First: The Spinal Column
A normal structurally stable spine sports 3 natural curves: the cervical lordosis, the thoracic kyphosis, and the lumbar lordosis (Figure 1). Each curve measures approximately 30-40 degrees. These curves provide the spine with structural stability making the strong vertebral bodies the weight bearing structures of the spine. Without these curves, or a spine with significantly less or more curve, pain-sensitive tissues become the weight-bearing structures and over time lead to pain and possible pathology (Figure 2).
Figure 1. Normal Spinal Curves.
Figure 2. Reduced Cervical Lordosis.
Additionally, the spinal column contains many parts and spaces. First, let’s look at what composes a spinal segment. A spinal segment is made up of 2 vertebral bodies with an intervertebral disc in between (Figure 3). The disc provides shock absorption, nutrition to the vertebral endplates, and occupies a space between the 2 vertebrae that maintain the patency of the intervertebral foramen (Figure 4).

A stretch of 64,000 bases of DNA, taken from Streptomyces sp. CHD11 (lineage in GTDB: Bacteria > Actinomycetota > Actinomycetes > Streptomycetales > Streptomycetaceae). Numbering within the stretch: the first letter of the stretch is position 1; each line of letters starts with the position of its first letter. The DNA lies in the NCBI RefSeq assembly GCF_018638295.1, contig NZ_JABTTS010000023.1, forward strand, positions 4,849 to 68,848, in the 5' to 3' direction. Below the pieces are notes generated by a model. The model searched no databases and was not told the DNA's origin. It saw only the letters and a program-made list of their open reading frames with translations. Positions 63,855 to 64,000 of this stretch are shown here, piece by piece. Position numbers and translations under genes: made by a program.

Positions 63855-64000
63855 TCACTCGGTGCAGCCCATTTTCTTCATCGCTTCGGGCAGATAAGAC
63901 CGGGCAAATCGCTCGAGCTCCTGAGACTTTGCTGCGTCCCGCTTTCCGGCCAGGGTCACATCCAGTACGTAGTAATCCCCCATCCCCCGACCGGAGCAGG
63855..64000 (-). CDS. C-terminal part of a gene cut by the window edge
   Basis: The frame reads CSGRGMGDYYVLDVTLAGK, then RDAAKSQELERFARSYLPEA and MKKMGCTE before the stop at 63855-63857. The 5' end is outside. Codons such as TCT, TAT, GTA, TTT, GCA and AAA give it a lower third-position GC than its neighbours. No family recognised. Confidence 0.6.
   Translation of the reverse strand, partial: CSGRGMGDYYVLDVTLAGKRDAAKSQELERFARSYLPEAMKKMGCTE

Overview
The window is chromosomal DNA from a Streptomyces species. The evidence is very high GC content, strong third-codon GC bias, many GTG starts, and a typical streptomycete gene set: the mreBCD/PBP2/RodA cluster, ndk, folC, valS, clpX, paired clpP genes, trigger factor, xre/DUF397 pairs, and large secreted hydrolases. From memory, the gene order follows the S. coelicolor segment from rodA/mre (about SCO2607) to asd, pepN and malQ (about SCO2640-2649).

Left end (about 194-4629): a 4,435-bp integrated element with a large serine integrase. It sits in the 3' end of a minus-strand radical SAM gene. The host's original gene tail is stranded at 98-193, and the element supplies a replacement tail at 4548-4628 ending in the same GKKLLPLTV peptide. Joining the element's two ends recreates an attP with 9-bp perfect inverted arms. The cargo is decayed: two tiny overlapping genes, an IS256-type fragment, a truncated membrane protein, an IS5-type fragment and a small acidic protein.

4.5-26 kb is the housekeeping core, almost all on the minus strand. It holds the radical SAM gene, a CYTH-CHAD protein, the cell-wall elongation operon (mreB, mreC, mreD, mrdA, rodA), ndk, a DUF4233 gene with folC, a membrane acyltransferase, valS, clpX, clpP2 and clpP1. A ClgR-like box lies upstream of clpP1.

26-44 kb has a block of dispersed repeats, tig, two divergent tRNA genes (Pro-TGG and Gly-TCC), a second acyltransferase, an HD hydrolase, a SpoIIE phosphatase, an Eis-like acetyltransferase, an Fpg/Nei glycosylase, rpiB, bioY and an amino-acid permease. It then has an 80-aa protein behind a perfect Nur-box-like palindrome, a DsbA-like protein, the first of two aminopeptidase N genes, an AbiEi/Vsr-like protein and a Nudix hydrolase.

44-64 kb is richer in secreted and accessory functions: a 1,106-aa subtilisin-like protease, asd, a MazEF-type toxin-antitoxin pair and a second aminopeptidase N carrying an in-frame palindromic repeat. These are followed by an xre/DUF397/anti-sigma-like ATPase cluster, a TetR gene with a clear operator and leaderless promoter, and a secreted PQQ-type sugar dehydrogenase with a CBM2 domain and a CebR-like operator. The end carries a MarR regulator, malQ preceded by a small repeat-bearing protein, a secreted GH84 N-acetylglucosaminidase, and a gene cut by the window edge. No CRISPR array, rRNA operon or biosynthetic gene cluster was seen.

Figure 3. Spinal Segment.
Figure 4. Intervertebral Foramen.
The patency of the foramen is crucial as the nerve root exits the spinal cord and comes out the intervertebral foramen. Any compromise or stenosis of this foramen may cause sensory and/or motor impairments in the target tissues supplied by the peripheral nerve (Figure 5). Later we will discuss further the common pathologies associated with dysfunctional or degenerative spinal segments. A facet joint is made from 2 facets, one facet from the superior vertebrae and the second from the inferior vertebrae. These two facets articulate together to form the joint (Figure 6).
Figure 5. Stenosis.
Figure 6. Facet Joint.
This joint is what is commonly referred to with the term degenerative joint disease. Finally, the spinal canal is the space occupied by the spinal cord. The nerve roots branch off the spinal cord and exit out to the periphery through the intervertebral foramen.